- Macadamia oil also contains 4-5 times more vitamin E than olive oil.
- With their hard nut they store for longer than other nuts. Store them (sealed if they’re shelled) in the fridge to keep fresh.
- Mix them with some fresh ginger and salt and roast them for a truly delicious snack.
3. Catawba Grapes
“There’s just no excuse not to have a vine in the garden. Here, again, is a plant that gives you everything from its leaves, its growing tips and its fruit. Even the tendrils are edible”
In the Garden
- Vitis vinifera is the most versatile and valuable plant, and surely one of the most treasured fruits known to man.
- Plant the vines in a deep compost-filled hole in full sun, about 1m apart. Flood with water once a week and mulch to prevent any evaporation. Prune the vines right back each winter and cover the base with compost.
- Catawba grapes are an excellent source of vitamin C, K and B and contain calcium, iron, magnesium, copper, phosphorus, potassium and manganese.
- All parts of the plant have been used across time to treat a sluggish metabolism and congestion of the body, and there’s quite some truth in the saying ‘a glass of good wine a day keeps the doctor away’.
- Grapes have been found to have anti-cancer properties and antioxidants, and combat varicose veins, hypertension, poor circulation and high cholesterol.
- Grapeseed oil helps retard the aging process. The seed has plenty of polyunsaturated oil, for both cooking and beauty products.
- Use chopped tendrils in salads and young leaves in teas and stir-fries. Place leaves, tendrils and fruit in a liquidiser for one of the finest detoxifying health drinks.
Grape Leaf and Salmon Roulade
(6 small portions)
- 12 young grape leaves, washed and parboiled in salt water for a few minutes until tender but not soft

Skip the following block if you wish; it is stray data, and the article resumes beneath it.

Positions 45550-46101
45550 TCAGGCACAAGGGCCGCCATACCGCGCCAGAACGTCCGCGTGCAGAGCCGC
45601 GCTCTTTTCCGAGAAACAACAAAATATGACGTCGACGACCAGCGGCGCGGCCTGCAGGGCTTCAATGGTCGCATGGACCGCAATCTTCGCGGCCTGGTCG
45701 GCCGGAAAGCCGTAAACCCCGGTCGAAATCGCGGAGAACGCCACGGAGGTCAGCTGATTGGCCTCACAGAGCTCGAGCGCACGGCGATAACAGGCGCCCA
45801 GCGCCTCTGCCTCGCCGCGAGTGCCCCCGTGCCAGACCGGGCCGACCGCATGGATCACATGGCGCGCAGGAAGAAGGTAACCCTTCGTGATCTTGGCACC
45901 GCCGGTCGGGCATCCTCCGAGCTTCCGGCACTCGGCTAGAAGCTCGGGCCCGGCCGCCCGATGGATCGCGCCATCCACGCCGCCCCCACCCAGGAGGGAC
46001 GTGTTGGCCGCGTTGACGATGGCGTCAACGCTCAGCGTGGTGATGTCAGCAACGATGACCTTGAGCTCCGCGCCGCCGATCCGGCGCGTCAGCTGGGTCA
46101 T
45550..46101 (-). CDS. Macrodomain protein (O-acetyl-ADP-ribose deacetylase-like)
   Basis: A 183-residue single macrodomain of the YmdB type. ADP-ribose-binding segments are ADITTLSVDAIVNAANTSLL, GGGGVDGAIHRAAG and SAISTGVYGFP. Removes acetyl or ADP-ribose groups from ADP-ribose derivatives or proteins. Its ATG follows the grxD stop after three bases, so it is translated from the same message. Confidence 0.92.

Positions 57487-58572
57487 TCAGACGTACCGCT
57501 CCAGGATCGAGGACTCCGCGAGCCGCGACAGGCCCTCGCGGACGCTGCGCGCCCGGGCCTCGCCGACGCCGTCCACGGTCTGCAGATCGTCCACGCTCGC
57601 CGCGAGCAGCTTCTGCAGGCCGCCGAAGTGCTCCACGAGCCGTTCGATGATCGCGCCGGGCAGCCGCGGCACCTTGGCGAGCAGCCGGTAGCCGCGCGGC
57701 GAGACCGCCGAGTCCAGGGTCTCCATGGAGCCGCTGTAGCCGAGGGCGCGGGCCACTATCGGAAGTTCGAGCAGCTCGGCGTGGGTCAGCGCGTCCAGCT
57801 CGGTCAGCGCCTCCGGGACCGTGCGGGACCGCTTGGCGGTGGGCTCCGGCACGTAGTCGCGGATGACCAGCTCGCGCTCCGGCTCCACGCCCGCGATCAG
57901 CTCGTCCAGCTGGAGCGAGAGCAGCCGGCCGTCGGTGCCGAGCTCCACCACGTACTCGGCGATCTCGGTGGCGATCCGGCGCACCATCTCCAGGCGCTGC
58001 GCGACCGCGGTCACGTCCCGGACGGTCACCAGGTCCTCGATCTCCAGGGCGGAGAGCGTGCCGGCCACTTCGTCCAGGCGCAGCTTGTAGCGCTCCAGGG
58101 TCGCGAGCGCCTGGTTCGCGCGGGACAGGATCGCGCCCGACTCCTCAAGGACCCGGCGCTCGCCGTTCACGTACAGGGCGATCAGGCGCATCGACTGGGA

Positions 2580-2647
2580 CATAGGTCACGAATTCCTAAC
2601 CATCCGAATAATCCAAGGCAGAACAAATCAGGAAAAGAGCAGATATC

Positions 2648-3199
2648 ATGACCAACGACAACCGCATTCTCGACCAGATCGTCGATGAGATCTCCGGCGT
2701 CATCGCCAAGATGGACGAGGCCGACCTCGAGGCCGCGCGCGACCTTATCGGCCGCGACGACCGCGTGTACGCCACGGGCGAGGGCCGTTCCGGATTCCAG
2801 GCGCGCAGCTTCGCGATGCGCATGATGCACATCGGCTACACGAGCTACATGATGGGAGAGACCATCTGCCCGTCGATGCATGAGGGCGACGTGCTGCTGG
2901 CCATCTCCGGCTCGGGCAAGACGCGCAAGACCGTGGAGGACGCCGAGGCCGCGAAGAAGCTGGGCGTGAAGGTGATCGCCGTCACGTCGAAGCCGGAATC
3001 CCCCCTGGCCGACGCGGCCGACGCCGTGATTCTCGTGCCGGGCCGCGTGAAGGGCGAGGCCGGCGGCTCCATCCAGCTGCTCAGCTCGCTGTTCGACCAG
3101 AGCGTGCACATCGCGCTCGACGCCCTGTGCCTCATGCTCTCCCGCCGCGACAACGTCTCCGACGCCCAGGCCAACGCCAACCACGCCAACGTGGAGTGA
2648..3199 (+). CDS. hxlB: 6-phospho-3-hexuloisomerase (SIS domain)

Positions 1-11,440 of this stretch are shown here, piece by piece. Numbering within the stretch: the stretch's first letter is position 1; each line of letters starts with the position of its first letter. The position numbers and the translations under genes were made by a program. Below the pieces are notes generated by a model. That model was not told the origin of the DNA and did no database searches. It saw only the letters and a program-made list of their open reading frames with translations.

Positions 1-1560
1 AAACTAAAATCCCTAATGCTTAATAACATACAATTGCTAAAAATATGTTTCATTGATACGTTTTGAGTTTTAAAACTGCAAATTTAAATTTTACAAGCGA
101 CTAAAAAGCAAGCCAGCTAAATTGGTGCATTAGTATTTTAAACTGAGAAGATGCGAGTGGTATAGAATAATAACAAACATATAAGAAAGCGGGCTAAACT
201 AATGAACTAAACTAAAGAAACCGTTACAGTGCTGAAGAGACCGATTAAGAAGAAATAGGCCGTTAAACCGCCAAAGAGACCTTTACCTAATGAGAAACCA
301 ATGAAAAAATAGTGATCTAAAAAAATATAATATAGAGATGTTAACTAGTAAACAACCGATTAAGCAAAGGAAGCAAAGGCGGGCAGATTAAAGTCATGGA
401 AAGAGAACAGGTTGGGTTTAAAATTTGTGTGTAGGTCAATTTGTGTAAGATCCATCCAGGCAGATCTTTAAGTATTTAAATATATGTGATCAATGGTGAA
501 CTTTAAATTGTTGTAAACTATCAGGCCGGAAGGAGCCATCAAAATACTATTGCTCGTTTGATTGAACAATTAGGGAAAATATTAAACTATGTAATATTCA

- 6 roasted red peppers, skinned
- 1 container smooth cream cheese
- 6 thin slices of salmon
- 3 tbs breadcrumbs
- 12 capers
- 1 tbs finely chopped fennel leaves
- freshly ground black pepper
- Place leaves overlapping on a board about 30cm long and 15cm across. Spread with smooth cottage cheese and sprinkle with breadcrumbs. Place red peppers and salmon in rows over the cheese. Sprinkle capers and fennel over the salmon. Add black pepper to taste. Roll the leaves into a sausage, placing the end side underneath. Chill until ready to serve and then slice with a sharp knife, 2-3 slices per person.
- Serve with fresh crusty bread.
- 4kg ripe catawba grapes
- honey for sweetening if needed
- 4 leaves lemon grass
- juice of 3 lemons
- Separate the grapes from the stems and wash well.
- Place fruit in a large pot and fill with water just covering the fruit. Add lemon grass. Simmer until the skins come to the surface of the pot, and add lemon juice. Remove from pot and sieve the fruit pulp. Pour juice into sterilised bottles and refrigerate until needed.
- To serve use ¼ cup cordial and top up with water. Serve over ice with mint or slices of lemon.
4. Tea Tree
“Here’s a real waterwise survivor that can withstand all weather. And it’s one of the great natural healers.”
In the Garden
- Plant Melaleuca alternifolia in a well-composted hole in full sun, and wait for that joy of harvesting at the end of summer. Reaching 7m in height, it doesn’t mind a good pruning of those branches of seed and leaves. The white summer flowers are exquisite.
- Tea tree is a true wonderplant. Medicinally, use the crushed leaves to open blocked sinuses. Make a tea of 1 cup leaves to 4 cups water for chronic infections, colds, flu, bronchitis, and a gargle for sore throats.
- The oil fights bacteria, virus and fungus, and is an anti-inflammatory that treats insect bites, rashes, warts, acne, oily skin, blisters.
- Add oil and a lotion of leaves to shampoos, soaps, toothpastes. For the lotion, simmer 1 cup tea tree leaves in 4 cups water for 20 minutes and store.
- Hang bunches of leaves in the house to repel mosquitoes and flies. Use this home-made spray to combat numerous pests in the house and the garden.
Tea Tree Insect Repellant
- Pour 1 bucket of boiling water over ½ bucket tea tree leaves and stalks, roughly chopped, and 1 cup of eco-friendly soap shavings to help the mixture adhere. Stir thoroughly and leave, covered, overnight.
- Stand for 48 hours, stirring occasionally.
Plants for Sale
Organically-grown seed and plants are available from the Margaret Roberts Herbal Centre. Seed can be posted to you.
- Contact: 012 504 2121, [email protected],www.margaretroberts.co.za
- Note: Never use plants as medicine before consulting your doctor